"This discovery may inform disorders of cognition such as autism spectrum disorders," says Greenberg. "It's incredibly important to know all about the brain's genetic regulatory mechanisms in order to think more deeply about how to develop therapies for treating these sorts of conditions".........

Posted by: Daniel      Read more         Source


April 12, 2010, 10:46 PM CT

Health insurance and migraine care

Health insurance and migraine care
People with no health insurance are less likely than the privately insured to receive proper therapy for their migraines, as per a research studyreported in the April 13, 2010, print issue of Neurology, the medical journal of the American Academy of Neurology.

Migraines, often characterized by excruciating headache and nausea, can cause significant distress. They can cause people affected by them to lose an average of four to six days of work each year. Study authors say migraine sufferers who lack private health insurance are twice as likely to get inadequate therapy for their condition as their insured counterparts. Migraine patients insured through Medicaid are one and a half times as likely to receive substandard therapy.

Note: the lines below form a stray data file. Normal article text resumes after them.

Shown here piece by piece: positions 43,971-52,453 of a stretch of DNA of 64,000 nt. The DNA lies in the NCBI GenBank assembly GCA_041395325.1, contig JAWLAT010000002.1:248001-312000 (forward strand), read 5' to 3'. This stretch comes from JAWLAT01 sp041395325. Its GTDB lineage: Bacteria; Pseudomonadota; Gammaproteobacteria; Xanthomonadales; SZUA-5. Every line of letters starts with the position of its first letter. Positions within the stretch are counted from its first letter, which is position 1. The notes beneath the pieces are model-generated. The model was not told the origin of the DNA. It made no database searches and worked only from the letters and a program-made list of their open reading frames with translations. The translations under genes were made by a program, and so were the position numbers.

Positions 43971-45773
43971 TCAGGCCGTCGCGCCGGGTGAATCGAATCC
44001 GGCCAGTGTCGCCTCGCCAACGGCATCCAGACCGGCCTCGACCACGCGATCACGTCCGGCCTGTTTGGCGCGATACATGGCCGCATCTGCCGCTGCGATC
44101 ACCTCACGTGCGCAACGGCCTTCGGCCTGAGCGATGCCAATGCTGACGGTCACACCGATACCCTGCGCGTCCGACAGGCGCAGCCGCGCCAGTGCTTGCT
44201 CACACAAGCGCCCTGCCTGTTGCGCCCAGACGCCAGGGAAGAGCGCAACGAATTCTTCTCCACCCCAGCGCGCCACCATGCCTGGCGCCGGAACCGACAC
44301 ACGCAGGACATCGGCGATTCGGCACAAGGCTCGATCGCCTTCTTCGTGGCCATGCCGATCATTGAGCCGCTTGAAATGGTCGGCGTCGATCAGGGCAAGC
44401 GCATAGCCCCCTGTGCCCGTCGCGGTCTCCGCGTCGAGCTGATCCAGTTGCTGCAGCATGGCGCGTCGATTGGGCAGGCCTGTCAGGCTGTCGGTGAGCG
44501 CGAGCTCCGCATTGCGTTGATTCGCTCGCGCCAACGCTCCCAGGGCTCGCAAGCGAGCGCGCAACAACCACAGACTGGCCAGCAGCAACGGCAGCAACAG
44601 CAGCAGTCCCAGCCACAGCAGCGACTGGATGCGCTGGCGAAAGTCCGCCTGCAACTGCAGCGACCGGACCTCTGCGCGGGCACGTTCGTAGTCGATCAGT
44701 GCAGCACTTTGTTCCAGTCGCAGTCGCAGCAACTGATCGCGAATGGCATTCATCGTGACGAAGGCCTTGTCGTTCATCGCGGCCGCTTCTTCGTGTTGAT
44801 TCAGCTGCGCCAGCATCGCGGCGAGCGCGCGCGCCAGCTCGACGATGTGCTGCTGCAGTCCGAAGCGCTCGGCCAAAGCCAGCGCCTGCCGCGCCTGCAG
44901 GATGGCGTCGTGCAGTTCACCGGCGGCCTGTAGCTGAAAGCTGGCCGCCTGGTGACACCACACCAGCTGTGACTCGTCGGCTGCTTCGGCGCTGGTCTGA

"The tragedy is that we know how to treat this disabling condition. But because they are uninsured or inadequately insured, millions of Americans suffer needlessly," said study author Rachel Nardin, MD, of Harvard Medical School and a member of the American Academy of Neurology. "Optimizing migraine care requires improvement in our health care systems as well as educating physicians to prescribe the best available drug and behavioral therapys".

Neurologists commonly recommend one of two types of drugs when a moderate-to-severe migraine strikes: "triptans" (such as sumatriptan) or dihydroergotamine. For the majority of people with migraine whose headaches are frequent or severe, neurologists also recommend a daily dose of one of several preventive medications. The scientists used these recommendations from the American Academy of Neurology to define standard migraine therapy.........